“Mere", the French word for “mother”, was an honorary title given to talented female professional cooks in France during the 18th, 19th, and 20th centuries.

Her cooking attracted celebrities like Marlene Dietrich and Charles de Gaulle, but unlike her male peers, she never wanted to be considered a celebrity chef. Brazier began working on a cookbook two years before she died in 1977, but never finished it. La Mere Brazier: The Mother of Modern French Cooking was finally printed in 2009 with the help of her family.

From Eater:

Looking back, it now seems like the 1930s were a far more tolerant time for women in Michelin history. Just one generation later, the man who would become the king of French cuisine, Paul Bocuse, would famously say during an interview in the 1970s that he would rather have a woman in his bed than behind the stove in his restaurant. That sentiment ushered in a period of skepticism toward women chefs that is still with us (if you think cutting women out of history is a problem of the past, just consider contemporary restaurant rankings of today). The Michelin guide followed Bocuse’s lead, and 50 years would pass before another woman (Anne-Sophie Pic) received the three-star honor.



Now is the time to study Culilnary Arts!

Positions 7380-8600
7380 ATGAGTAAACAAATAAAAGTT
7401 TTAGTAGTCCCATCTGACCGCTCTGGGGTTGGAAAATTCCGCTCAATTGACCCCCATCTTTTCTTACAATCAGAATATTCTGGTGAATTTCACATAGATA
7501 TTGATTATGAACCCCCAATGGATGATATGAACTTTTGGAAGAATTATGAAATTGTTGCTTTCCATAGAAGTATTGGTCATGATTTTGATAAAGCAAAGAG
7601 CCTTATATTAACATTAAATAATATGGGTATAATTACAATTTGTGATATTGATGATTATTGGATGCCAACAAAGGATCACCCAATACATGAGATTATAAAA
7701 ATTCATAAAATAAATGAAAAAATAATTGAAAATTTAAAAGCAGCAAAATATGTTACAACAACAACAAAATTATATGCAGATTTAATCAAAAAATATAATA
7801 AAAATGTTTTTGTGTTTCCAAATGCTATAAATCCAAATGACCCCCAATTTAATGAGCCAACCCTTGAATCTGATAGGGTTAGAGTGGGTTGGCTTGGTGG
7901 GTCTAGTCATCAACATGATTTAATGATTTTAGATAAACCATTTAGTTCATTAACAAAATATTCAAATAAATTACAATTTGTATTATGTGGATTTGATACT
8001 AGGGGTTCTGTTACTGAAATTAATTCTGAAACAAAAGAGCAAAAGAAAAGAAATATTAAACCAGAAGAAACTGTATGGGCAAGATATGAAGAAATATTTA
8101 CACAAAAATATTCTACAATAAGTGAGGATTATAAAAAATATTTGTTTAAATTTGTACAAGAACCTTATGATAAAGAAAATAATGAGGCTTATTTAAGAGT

Now is a great time for women to study Culinary Arts. 

Consider this: less than 7% of Executive Chefs at leading culinary institutions are women. 

The field is wide open! The opportunities are endless!

Consider these statistics gathered in 2016:

  • More than 50% of culinary school graduates are women
  • 59% of food prep workers in the US are women
  • 19% of chefs and head cooks are women
  • Female Executive Chefs earn on average $20,000 less than their male counterparts.


Sources
Eater: website
Starchefs: website
WCR - Women Chefs & Restaurateurs: website
The Independent: website
The 50 Best: website

Tuesday, March 3, 2020

Meet Reynolds Culinary Arts Student

Kristen Stokes



What motivated you to study culinary arts?
I would have to say passion is what honestly drove me to pursuing my studies. I was stuck in a 9 to 5 that was draining the life out of me. I've always had a love for cooking and decided that it was time to start my culinary journey.

Where are you in your culinary studies?